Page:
Hurricane Katrina claimed over 1,500 lives, injured thousands more, and severely disrupted health-care delivery in the Gulf Coast region.1 Many health-care providers worked heroically, often in extremely difficult conditions, both during and in the aftermath of the disaster to help Katrina's victims, but their efforts were hampered by a weakened government emergency health-care response system. Disproportionately, those in need of help were poor and people of color, groups that suffered from higher rates of illness and inadequate health care well before Katrina struck. In order to be prepared for the next national emergency-and to ensure that all who live in the United States can enjoy the basic health security necessary for opportunity-government must address the structural inequality that Katrina exposed. An important element of this effort will be to revamp a broken health-care system that exposes millions of Americans to the risk of poor health and financial ruin because they lack health insurance, and that too often treats patients inequitably on the basis of gender, race, and social class. This fact sheet examines the state of health care in New Orleans and the Gulf Coast region prior to and after Hurricane Katrina. It also summarizes some of the environmental health risks in the region, which are some of the most significant in the nation. Finally, we provide recommendations for ways in which the country can ensure that all who live in America can enjoy a level of health security necessary to have a chance to succeed.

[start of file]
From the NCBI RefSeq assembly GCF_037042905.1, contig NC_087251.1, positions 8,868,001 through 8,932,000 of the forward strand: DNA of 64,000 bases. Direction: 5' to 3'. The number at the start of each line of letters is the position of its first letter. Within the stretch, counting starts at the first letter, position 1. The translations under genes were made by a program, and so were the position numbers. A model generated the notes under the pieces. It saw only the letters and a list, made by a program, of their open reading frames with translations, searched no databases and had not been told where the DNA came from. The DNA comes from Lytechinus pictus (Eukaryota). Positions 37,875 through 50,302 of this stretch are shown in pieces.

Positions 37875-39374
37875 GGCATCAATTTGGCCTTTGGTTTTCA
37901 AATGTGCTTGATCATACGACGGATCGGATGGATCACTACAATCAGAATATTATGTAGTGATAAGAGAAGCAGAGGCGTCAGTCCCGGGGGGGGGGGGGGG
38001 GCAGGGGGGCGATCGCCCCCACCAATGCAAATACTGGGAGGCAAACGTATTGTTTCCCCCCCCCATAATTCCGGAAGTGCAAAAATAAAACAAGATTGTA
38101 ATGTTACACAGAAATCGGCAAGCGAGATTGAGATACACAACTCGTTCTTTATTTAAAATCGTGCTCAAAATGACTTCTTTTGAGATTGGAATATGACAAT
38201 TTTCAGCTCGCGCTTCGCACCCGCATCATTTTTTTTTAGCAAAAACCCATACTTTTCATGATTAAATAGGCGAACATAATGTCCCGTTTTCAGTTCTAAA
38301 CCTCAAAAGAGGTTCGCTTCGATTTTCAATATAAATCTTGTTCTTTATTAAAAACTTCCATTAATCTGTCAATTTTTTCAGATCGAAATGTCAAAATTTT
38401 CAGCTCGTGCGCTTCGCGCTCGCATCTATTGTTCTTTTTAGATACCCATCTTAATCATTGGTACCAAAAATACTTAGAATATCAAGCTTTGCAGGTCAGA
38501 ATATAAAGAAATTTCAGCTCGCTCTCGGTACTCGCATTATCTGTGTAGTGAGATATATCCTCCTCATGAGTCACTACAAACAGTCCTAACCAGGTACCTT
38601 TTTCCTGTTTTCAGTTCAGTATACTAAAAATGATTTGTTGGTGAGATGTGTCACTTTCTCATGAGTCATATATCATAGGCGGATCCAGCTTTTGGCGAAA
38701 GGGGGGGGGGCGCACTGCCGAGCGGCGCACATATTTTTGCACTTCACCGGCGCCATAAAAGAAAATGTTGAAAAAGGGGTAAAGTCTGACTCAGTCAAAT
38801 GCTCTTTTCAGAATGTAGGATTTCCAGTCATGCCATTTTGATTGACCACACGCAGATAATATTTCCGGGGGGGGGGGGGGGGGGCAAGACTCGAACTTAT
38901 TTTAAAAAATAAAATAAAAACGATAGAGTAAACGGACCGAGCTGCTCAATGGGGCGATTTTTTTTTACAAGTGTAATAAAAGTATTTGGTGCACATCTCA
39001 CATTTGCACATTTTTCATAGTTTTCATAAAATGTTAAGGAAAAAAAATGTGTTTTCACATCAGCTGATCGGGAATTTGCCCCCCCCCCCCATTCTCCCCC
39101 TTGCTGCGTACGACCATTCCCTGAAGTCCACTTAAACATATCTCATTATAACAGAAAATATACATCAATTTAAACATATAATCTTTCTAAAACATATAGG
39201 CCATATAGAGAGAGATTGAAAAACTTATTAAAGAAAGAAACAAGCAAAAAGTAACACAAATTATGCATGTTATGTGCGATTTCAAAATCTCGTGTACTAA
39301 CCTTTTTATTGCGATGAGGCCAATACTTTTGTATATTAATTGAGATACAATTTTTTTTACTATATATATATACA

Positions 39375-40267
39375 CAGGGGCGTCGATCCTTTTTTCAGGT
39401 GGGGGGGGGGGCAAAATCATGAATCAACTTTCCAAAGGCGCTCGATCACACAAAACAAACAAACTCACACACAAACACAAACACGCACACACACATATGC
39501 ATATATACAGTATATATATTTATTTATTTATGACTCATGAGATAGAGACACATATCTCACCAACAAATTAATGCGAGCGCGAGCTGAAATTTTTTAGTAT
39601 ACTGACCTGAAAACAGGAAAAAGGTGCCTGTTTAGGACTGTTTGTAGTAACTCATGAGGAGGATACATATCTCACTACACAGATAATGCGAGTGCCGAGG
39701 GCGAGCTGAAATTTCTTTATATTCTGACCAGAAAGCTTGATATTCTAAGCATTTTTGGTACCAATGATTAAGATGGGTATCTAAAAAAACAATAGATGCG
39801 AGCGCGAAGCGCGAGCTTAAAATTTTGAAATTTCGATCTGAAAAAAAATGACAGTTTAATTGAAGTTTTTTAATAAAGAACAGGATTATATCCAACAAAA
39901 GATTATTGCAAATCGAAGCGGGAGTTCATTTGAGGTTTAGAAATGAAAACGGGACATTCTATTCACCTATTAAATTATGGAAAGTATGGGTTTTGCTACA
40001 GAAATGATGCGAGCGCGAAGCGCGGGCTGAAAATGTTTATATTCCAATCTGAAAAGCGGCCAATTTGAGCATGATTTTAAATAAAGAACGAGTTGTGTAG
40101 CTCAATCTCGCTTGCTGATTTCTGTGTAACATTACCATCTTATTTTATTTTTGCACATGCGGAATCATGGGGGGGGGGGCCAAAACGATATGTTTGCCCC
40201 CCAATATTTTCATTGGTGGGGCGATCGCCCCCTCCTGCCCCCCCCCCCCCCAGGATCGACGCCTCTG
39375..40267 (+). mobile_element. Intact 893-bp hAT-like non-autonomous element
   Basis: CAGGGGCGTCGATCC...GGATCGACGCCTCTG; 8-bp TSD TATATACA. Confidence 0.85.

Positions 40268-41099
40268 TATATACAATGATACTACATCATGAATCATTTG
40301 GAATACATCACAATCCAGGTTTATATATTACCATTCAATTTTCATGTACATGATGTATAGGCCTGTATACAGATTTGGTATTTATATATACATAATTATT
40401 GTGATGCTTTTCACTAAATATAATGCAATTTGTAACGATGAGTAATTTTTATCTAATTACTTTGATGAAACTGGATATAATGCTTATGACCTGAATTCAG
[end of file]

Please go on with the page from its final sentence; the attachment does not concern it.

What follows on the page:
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Title: Katrina One Year Later - Health and Health Care for Katrina's Victims
Publication date 2006-07-01
Publication Year 2006
, health care
Resource provided by IssueLab